The original laws of Southwestern University read: "No secret societies are countenanced." Opposition to fraternities at the university was strong, both by the regent, Dr. Francis Asbury Mood, and by the faculty. For three years, Xi Chapter Kappa Alpha Order operated sub rosa, meeting irregularly, in constant fear of discovery and suppression. Yet slowly, it grew and became reestablished. [13] On May 24, 1886, it was reported to the faculty the existence of two secret societies at the university. At that time, there were actually three: Kappa Alpha, Phi Delta Theta(1886), and Kappa Sigma(1886).

During the session of 1886-1887 the faculty took active steps for the suppression of secret societies.

Active membership disqualified the student from receiving university honors or appearing in public exercises. However, students who withdrew from the societies prior to the end of the first semester could have all honors and privileges restored. After some token compliance, the fraternities were back in operation by the end of the school year. At morning prayers, April 14, 1887, an announcement was made that all members of secret societies would give up their charters and end affiliation with the organizations by evening prayers or be expelled. Again the fraternities complied but continued their fight by taking their case to the Board of Curators on June 6, 1887. The Board of Curators deferred authority over the fraternities back to the faculty, and immediately the fraternities petitioned the faculty to remove the legal barriers against their existence. On June 17, 1887, the faculty met and voted resulting in a tie, whereupon the Regent cast a vote to break the tie. He did so in favor of recognition, and the anti-fraternity law was repealed. Kappa Alpha was on longer sub rosa but recognized and legal. [14]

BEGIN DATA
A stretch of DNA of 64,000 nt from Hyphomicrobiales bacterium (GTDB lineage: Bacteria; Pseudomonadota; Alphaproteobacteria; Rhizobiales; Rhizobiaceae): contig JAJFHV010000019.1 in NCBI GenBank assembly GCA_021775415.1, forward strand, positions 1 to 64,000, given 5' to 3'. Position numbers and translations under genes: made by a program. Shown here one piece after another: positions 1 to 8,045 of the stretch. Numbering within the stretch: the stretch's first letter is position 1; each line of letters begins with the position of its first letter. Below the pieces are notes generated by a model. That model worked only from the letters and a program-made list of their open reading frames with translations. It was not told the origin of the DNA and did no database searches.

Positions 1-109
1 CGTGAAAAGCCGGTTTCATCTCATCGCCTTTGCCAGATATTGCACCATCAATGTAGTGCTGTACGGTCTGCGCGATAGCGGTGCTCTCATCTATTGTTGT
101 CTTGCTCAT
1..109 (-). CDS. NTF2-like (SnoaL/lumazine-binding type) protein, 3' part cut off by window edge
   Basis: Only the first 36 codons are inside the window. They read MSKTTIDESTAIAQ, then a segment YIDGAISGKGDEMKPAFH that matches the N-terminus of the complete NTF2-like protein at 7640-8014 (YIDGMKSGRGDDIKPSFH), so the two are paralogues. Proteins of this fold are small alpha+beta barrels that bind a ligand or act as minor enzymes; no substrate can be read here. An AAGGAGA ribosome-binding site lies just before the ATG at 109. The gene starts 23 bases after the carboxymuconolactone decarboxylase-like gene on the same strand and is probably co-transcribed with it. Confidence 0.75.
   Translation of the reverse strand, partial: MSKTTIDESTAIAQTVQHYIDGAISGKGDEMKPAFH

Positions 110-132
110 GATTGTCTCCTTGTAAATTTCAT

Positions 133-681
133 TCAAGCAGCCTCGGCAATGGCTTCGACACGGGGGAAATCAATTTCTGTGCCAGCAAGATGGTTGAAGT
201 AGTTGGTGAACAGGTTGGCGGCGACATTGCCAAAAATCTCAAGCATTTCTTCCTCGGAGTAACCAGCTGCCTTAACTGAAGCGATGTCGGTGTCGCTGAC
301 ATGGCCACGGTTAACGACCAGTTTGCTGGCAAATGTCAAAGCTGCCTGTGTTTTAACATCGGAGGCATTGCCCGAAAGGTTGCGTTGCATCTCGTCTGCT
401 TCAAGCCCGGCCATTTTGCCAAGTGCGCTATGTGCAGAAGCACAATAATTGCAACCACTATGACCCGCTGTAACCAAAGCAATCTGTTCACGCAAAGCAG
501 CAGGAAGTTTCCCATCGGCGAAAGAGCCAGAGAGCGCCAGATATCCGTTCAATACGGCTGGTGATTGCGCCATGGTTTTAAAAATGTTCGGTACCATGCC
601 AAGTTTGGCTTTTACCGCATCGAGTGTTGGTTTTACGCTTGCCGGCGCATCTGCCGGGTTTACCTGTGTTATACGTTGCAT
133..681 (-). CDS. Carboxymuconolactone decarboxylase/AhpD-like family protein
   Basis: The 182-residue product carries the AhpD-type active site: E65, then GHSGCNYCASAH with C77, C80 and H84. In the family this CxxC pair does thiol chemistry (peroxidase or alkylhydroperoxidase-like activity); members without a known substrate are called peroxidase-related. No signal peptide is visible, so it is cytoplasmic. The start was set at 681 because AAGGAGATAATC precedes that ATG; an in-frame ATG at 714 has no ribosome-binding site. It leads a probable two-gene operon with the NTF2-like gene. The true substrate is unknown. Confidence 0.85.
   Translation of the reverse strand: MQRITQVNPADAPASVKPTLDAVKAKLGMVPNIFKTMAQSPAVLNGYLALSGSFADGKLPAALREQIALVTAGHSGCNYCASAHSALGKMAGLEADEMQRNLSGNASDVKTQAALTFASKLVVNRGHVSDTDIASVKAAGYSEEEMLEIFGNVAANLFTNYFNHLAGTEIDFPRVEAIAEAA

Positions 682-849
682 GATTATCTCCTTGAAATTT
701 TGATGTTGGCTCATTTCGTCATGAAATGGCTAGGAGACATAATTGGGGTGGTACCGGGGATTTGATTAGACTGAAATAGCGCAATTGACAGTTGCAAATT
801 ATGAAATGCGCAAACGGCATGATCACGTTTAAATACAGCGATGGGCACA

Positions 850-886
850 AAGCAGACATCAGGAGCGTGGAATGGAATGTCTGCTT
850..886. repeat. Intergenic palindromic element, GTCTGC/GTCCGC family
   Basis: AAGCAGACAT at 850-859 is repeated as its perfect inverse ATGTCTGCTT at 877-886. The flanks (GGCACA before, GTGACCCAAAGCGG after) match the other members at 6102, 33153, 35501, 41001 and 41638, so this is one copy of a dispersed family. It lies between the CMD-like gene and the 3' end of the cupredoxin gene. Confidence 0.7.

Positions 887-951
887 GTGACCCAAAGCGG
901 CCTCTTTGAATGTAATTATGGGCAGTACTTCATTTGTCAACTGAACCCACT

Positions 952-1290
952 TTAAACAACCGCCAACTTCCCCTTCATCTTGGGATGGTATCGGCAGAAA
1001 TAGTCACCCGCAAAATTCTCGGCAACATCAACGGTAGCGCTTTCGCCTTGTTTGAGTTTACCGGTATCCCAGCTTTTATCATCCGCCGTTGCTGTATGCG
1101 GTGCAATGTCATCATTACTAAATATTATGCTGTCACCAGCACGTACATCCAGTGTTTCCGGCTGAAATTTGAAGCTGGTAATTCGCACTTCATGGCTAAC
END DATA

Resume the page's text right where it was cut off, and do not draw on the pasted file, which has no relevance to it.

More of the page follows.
In 1893 members of Kappa Alpha were granted permission by Southwestern authorities to escort young ladies of the town to social events in private homes. The first co-ed party on campus occurred in 1896 when Kappa Alpha "Southern Gentlemen" successfully petitioned the faculty to allow young ladies of the school to attend an entertainment in Mrs. Mood's home. The affair was heavily chaperoned, and the woman students were escorted to and from the affair by a teacher. [15] Thus began the parties and socializing enjoyed by the fraternity to the present. Early catalogs indicate that the first Kappa Alpha chapterhouse was built and owned by the chapter in 1895. [15] The present Kappa Alpha house was completed in 1962.

Over the ten decades of its continuous life, the Xi Chapter of Kappa Alpha Order has provided distinguished alumni throughout Texas in major professional fields. Its ranks have included doctors, lawyers, academics, clergymen, and successful businessmen.